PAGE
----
The first half of the year was volatile with the S&P 500 down 11.44% on February 11th and up 3.75% on June 8th. The double digit drop in February was fueled by lower oil prices and slower economic growth. The Gross Domestic Product (GDP) for the United States in the 4th quarter of 2015 grew 1.4% and for the 1st quarter of 2016 it grew 1.1%. The stock market, like most people, hates uncertainties. The uncertainties make it harder to value stocks and the market in general. After the Federal Reserve raised rates in December, there was a belief by the market that they would continue to raise rates. The prospect of higher rates, lower economic growth and an upcoming presidential election drove the markets down. In the beginning of the year the market believed we would see fed rate hikes in 2016. This view has changed and the market has now priced in zero rate hikes for the year.
The prospect of continued low rates for the year helped to drive the market from the lows of February with the S&P 500 ending the first half of the year up 2.69 percent excluding dividends. Unfortunately, we have now seen earnings growth decrease in 5 of the last 6 quarters. In the chart below you can see the price of the S&P 500 versus the quarterly earnings of the S&P 500. Quarterly earnings peaked in the 3rd quarter of 2014 while the market reached all-time highs in June of this year.
The price to earnings ratio (P/E) of the S&P 500 is calculated by dividing the price of the S&P 500 (numerator) by the earnings of those companies (denominator). When the earnings (denominator) have stagnated, or gone down, but the market has gone up that means the P/E ratio has increased. On Junes 21st, Janet Yellen mentioned that “[f]orward price-to-earnings ratios for equities have increase to a level well above their median of the past three decades.” This quote brings back memories of Alan Greenspan on December 5, 1996 and his famous “irrational exuberance” quote. The S&P 500 rallied 105% percent from his quote to the peak on March 24, 2000 before experiencing the infamous tech bubble bursting.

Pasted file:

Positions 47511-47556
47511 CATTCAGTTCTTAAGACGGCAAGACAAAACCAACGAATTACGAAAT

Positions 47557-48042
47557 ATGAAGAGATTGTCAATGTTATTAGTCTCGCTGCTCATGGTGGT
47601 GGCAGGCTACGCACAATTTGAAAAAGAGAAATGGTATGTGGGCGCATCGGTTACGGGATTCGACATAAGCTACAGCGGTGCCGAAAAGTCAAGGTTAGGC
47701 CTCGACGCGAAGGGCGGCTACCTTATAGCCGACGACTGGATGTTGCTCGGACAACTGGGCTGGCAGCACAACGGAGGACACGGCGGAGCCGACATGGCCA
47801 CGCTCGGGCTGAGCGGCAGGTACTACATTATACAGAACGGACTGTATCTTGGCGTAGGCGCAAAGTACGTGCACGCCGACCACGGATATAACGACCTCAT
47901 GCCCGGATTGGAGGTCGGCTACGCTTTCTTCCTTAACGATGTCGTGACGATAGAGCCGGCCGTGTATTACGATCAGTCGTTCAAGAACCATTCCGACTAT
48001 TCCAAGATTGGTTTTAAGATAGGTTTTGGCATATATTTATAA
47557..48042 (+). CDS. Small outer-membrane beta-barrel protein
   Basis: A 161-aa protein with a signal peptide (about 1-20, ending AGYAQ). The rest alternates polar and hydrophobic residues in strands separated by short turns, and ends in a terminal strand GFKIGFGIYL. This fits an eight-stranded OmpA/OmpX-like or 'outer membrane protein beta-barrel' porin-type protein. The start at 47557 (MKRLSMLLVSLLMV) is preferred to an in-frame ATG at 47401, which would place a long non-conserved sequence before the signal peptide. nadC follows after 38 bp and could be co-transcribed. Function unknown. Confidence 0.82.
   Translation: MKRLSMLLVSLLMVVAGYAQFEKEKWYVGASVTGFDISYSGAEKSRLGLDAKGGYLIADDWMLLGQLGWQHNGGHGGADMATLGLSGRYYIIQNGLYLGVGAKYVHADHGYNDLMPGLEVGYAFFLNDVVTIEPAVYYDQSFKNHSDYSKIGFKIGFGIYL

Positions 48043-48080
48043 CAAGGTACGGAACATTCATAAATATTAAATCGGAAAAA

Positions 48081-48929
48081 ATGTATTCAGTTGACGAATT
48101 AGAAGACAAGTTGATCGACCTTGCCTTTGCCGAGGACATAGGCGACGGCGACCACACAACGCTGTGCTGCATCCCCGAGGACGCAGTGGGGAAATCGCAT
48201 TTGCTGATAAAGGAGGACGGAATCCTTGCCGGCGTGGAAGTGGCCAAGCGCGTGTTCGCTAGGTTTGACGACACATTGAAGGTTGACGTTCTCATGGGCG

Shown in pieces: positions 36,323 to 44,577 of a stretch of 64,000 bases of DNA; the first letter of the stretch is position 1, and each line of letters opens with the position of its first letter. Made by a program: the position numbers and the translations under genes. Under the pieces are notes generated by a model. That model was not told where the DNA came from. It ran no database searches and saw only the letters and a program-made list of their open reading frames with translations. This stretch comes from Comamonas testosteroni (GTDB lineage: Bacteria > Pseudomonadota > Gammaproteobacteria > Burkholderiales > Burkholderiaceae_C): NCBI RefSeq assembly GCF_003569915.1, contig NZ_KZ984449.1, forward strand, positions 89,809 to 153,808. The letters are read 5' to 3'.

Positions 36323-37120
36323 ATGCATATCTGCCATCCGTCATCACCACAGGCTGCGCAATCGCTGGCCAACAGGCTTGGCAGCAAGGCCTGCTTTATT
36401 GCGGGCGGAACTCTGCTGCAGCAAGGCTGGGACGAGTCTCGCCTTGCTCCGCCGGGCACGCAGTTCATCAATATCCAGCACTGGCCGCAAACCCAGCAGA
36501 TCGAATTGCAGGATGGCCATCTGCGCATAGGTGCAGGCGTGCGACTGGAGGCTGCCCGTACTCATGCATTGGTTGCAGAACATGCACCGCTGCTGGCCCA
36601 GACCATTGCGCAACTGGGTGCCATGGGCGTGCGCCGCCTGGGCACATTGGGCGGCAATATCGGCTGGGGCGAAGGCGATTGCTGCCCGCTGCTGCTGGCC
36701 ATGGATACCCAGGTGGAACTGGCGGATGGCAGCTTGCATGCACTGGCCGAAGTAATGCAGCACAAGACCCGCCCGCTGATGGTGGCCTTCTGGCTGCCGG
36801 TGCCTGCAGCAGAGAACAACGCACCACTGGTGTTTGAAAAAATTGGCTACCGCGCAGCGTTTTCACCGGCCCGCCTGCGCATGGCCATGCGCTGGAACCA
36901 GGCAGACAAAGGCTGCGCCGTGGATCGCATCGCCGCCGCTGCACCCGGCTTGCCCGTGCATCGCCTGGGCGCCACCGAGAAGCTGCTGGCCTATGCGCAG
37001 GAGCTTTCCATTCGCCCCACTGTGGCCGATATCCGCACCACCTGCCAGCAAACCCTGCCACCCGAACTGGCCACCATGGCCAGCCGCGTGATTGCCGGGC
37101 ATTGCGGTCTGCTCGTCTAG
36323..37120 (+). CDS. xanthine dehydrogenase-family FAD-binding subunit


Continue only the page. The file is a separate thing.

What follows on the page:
We have the self-awareness to recognize that we could never call a top in the market. What we can do is utilize the tools available to us to try and protect our portfolios. The first strategy is to avoid what we view as risky asset classes that are not providing an attractive risk/reward profile. We are avoiding high yield, emerging market debt and most emerging market countries. The second tool is finding individual large cap stocks trading at a lower valuation than the S&P 500. This is why we focus on attractively priced companies that have had a history of book value growth greater than the S&P 500. Finally, when appropriate we can utilize options to protect the downside of stocks, asset classes and portfolios.
There is some optimism for the upcoming 12 months. We will know the results of the presidential election and the results will remove some uncertainty from the stock market. We believe that a significant pull back in the market will lead the Fed to an easier monetary policy. However, the uncertainty of the market has increased with the recent Brexit vote. The Brexit vote combined with the upcoming US presidential election points to more volatility in the next six months. Given valuations and market uncertainty, we are recommending most clients’ portfolios to be positioned at the lower end of their recommended equity range. Until we see growth in earnings, we will continue to keep a conservative stance in our portfolios.